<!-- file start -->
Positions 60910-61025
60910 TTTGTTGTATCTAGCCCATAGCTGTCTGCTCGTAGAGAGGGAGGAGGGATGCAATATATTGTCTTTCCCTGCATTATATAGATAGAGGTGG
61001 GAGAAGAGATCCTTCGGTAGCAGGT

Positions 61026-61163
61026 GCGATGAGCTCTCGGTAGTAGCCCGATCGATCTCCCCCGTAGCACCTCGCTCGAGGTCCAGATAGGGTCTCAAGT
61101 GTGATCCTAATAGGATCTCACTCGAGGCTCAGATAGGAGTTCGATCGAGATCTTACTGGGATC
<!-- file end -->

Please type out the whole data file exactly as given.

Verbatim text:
Positions 60910-61025
60910 TTTGTTGTATCTAGCCCATAGCTGTCTGCTCGTAGAGAGGGAGGAGGGATGCAATATATTGTCTTTCCCTGCATTATATAGATAGAGGTGG
61001 GAGAAGAGATCCTTCGGTAGCAGGT

Positions 61026-61163
61026 GCGATGAGCTCTCGGTAGTAGCCCGATCGATCTCCCCCGTAGCACCTCGCTCGAGGTCCAGATAGGGTCTCAAGT
61101 GTGATCCTAATAGGATCTCACTCGAGGCTCAGATAGGAGTTCGATCGAGATCTTACTGGGATC